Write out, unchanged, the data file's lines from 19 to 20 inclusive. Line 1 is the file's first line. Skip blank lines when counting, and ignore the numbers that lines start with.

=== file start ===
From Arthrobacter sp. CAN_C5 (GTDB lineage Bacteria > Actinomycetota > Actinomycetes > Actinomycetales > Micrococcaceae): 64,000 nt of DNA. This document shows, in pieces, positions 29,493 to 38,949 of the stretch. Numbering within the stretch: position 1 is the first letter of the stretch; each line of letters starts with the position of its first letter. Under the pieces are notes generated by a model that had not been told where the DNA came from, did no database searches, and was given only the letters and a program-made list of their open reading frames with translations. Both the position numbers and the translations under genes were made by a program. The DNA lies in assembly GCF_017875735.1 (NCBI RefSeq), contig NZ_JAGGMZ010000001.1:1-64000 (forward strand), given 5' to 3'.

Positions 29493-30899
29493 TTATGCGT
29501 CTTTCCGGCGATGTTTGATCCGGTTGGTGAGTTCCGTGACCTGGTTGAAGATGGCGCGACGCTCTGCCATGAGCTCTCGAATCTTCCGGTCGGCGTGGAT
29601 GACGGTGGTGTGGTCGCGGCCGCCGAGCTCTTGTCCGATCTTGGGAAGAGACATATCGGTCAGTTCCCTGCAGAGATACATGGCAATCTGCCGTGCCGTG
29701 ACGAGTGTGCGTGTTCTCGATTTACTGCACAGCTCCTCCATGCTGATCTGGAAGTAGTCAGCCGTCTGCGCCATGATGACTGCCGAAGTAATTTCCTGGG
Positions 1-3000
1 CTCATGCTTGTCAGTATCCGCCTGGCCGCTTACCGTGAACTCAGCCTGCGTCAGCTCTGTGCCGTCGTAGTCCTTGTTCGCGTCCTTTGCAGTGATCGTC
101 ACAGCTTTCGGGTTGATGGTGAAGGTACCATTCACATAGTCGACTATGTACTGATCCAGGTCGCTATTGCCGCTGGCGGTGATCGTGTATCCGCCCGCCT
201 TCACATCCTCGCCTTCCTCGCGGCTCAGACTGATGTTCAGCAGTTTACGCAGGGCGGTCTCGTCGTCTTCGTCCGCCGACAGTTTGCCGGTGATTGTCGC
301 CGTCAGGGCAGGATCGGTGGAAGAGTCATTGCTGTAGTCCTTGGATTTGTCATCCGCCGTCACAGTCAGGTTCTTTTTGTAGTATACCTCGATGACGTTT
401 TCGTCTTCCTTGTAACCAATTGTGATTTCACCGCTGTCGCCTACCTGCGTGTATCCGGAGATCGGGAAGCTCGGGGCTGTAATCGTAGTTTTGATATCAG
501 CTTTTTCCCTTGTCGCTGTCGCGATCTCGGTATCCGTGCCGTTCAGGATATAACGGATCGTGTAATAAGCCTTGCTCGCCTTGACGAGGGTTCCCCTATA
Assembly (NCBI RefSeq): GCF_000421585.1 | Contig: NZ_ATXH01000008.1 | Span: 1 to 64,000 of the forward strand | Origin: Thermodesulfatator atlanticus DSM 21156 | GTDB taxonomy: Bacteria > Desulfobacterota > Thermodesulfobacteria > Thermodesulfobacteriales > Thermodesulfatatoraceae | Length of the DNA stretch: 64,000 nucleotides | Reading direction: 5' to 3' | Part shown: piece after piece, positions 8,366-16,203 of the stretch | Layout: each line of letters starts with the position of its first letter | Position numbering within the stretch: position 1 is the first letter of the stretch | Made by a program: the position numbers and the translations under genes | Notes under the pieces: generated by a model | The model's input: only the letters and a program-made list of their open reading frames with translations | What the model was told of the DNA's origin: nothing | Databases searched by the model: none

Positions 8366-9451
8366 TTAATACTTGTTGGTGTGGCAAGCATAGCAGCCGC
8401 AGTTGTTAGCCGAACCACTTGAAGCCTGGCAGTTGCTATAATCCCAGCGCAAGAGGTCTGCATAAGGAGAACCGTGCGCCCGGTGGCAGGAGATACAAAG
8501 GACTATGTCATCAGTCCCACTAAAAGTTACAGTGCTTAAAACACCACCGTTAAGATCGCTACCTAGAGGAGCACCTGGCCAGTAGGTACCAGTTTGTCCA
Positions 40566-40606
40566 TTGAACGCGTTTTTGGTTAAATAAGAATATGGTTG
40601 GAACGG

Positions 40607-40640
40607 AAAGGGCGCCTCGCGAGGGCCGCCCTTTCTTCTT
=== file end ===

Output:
Positions 40566-40606
40566 TTGAACGCGTTTTTGGTTAAATAAGAATATGGTTG